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[tel-ee-ol-uh-jee, tee-lee-] /ˌtɛl iˈɒl ə dʒi, ˌti li-/
noun, Philosophy.
the doctrine that final causes exist.
the study of the evidences of design or purpose in nature.
such design or purpose.
the belief that purpose and design are a part of or are apparent in nature.
(in vitalist philosophy) the doctrine that phenomena are guided not only by mechanical forces but that they also move toward certain goals of self-realization.
Origin of teleology
From the New Latin word teleologia, dating back to 1730-40. See teleo-, -logy
Related forms
[tel-ee-uh-loj-i-kuh l, tee-lee-] /ˌtɛl i əˈlɒdʒ ɪ kəl, ˌti li-/ (Show IPA),
teleologic, adjective
teleologism, noun
teleologist, noun Unabridged
Based on the Random House Dictionary, © Random House, Inc. 2018.
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British Dictionary definitions for teleology


/ˌtɛlɪˈɒlədʒɪ; ˌtiːlɪ-/
  1. the doctrine that there is evidence of purpose or design in the universe, and esp that this provides proof of the existence of a Designer
  2. the belief that certain phenomena are best explained in terms of purpose rather than cause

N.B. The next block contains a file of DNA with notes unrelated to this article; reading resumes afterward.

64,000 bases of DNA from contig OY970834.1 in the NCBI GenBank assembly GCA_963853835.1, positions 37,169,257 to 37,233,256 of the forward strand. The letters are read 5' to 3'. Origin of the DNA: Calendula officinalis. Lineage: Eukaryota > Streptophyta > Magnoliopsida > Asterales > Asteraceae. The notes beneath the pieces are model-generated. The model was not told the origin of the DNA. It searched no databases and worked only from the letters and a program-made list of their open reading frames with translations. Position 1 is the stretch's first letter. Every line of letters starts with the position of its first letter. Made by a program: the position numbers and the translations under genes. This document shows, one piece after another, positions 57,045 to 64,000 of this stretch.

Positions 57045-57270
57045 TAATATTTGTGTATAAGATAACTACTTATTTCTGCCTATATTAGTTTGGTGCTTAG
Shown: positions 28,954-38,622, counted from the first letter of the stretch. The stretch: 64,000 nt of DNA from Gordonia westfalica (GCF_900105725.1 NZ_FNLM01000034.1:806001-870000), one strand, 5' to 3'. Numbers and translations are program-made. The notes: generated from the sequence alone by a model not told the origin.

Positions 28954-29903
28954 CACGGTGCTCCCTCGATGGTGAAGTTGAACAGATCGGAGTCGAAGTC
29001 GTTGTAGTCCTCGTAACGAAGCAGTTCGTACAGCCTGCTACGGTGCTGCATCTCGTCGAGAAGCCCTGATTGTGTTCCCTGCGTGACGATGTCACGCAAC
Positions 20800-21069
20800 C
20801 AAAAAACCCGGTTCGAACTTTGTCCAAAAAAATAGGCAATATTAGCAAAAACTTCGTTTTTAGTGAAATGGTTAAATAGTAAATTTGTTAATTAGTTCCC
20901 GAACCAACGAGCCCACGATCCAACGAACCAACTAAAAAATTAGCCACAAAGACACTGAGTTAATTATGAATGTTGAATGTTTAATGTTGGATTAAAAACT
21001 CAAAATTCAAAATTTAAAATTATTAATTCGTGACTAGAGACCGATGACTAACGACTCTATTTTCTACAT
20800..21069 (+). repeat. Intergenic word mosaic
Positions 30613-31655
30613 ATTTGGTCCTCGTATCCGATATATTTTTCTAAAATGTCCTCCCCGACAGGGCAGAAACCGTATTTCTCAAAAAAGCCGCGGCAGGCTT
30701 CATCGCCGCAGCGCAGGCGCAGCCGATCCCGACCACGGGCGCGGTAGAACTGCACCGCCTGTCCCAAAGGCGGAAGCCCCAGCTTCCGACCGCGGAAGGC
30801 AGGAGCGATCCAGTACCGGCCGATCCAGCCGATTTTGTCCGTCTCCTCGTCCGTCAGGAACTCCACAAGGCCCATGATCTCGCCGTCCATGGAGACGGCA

3. the systematic study of such phenomena See also final cause
(biology) the belief that natural phenomena have a predetermined purpose and are not determined by mechanical laws
Derived Forms
teleological (ˌtɛlɪəˈlɒdʒɪkəl; ˌtiːlɪ-), teleologic, adjective
teleologically, adverb
teleologism, noun
teleologist, noun
Word Origin
C18: from New Latin teleologia, from Greek telos end + -logy
Collins English Dictionary - Complete & Unabridged 2012 Digital Edition
© William Collins Sons & Co. Ltd. 1979, 1986 © HarperCollins
Publishers 1998, 2000, 2003, 2005, 2006, 2007, 2009, 2012
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Word Origin and History for teleology

"study of final causes," 1740, from Modern Latin teleologia, coined 1728 by German philosopher Baron Christian von Wolff (1679-1754) from Greek teleos "entire, perfect, complete," properly genitive of telos "end, goal, result" (see tele-), + -logia (see -logy).

Online Etymology Dictionary, © 2010 Douglas Harper
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